Main content area

Calcification of extruded intervertebral discs in dachshunds: a radiographic, computed tomographic and histopathological study of 25 cases

Stigen, Øyvind, Ciasca, Taizha, Kolbjørnsen, Øyvor
Acta veterinaria scandinavica 2019 v.61 no.1 pp. 13
Dachshund, breeding, breeding programs, calcification, computed tomography, dogs, extrusion, histology, histopathology, image analysis, intervertebral disks, prospective studies, radiography, Scandinavia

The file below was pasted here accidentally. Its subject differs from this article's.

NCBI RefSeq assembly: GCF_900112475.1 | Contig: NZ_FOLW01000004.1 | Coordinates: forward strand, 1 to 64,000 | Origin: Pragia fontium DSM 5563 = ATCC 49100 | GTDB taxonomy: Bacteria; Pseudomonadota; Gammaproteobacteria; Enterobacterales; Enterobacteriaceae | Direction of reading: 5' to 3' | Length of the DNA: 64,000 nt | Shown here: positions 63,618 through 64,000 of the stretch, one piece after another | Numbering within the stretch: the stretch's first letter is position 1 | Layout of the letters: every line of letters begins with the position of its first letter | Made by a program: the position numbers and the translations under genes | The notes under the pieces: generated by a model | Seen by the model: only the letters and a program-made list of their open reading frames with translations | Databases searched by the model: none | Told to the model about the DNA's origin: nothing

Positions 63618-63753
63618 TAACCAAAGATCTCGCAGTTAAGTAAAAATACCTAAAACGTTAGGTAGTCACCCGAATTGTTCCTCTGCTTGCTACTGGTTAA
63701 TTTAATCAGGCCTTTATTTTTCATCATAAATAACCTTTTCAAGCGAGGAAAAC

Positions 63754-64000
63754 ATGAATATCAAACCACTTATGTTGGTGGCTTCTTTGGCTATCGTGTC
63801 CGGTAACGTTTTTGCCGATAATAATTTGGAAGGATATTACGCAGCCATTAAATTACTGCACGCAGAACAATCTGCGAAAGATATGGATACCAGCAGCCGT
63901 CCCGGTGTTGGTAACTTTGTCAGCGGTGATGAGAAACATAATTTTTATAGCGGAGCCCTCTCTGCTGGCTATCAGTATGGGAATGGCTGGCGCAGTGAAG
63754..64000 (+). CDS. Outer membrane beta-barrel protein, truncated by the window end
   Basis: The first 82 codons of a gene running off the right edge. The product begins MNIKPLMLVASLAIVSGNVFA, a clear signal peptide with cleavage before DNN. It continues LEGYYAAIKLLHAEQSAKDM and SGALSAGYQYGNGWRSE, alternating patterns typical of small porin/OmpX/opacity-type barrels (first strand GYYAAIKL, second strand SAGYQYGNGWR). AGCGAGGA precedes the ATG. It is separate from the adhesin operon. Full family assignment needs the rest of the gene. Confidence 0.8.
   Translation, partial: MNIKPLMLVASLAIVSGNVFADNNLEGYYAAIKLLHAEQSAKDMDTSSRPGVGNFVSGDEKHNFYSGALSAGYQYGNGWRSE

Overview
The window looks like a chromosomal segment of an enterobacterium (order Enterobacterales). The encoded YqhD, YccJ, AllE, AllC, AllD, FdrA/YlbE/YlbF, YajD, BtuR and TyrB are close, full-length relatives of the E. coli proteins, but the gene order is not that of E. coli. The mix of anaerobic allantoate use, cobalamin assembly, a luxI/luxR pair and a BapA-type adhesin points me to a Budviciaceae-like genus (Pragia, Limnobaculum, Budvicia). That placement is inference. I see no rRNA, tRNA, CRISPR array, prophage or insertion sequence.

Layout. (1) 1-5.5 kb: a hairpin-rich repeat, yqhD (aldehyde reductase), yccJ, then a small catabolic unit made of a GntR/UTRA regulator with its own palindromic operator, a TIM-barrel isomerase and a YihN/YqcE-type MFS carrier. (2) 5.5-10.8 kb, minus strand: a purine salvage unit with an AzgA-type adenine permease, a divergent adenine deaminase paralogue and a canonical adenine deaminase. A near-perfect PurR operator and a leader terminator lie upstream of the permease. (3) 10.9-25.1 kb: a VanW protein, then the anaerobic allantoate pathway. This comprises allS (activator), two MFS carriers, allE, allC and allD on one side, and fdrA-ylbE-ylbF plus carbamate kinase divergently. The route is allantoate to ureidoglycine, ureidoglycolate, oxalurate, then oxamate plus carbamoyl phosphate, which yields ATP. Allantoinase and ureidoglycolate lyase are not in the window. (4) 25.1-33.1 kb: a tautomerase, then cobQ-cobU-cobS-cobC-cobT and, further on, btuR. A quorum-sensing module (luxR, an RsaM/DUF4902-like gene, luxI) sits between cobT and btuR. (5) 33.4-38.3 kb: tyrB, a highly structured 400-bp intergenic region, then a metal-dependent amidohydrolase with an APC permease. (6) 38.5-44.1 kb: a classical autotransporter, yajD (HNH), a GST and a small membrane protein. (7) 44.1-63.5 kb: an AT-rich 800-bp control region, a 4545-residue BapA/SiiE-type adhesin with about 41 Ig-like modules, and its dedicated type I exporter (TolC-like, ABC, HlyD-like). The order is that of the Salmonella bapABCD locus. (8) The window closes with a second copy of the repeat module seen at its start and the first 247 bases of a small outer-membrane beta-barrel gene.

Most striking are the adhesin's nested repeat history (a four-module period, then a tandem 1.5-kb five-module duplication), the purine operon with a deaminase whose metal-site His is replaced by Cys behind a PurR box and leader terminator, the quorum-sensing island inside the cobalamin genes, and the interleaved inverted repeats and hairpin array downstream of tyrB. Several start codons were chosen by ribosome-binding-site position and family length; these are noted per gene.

BACKGROUND: Three Nordic countries have national breeding programs to reduce the frequency of intervertebral disc disease in dachshunds. The programs include a radiographic examination of the vertebral column and dachshunds with more than four calcified discs visible on radiographs (CDVR) are discouraged from use in breeding. However, disc extrusion is also diagnosed in dachshunds without CDVR. The utility of the breeding programs is therefore questioned. RESULTS: A prospective study of 25 dachshunds surgically treated for disc extrusion was conducted. For all the dogs, preoperative radiographs were evaluated for detectable disc calcifications and preoperative computed tomography (CT) scans were evaluated for presence of calcified material in the vertebral canal. Postoperatively, extruded disc material was examined for degeneration and calcification by histology. Diagnostic imaging and histology were done independently. Radiographically visible calcification was identified in 17 (68.0%) of 25 extruded discs. Calcification was seen in the disc space for all these 17 discs, and for eight of the 17, there was also calcified material visible in the vertebral canal. Extruded material from all the 25 discs was found to be calcified, both by CT and histopathology. CONCLUSIONS: In dachshunds with acute disc extrusion, radiographically visible calcification will frequently be found in the affected disc space, but not all affected disc spaces contain radiographically visible calcification. Using histopathology as the gold standard, a sensitivity of 0.3 (8/25) for radiography and 1.0 (25/25) for CT was found for detecting calcified disc material in the vertebral canal. Further, a sensitivity of 0.7 (17/25) was found for radiography for detecting remaining calcified material in the disc space. Thus, extruded disc material should be considered to be calcified, even in the absence of radiographically visible calcification.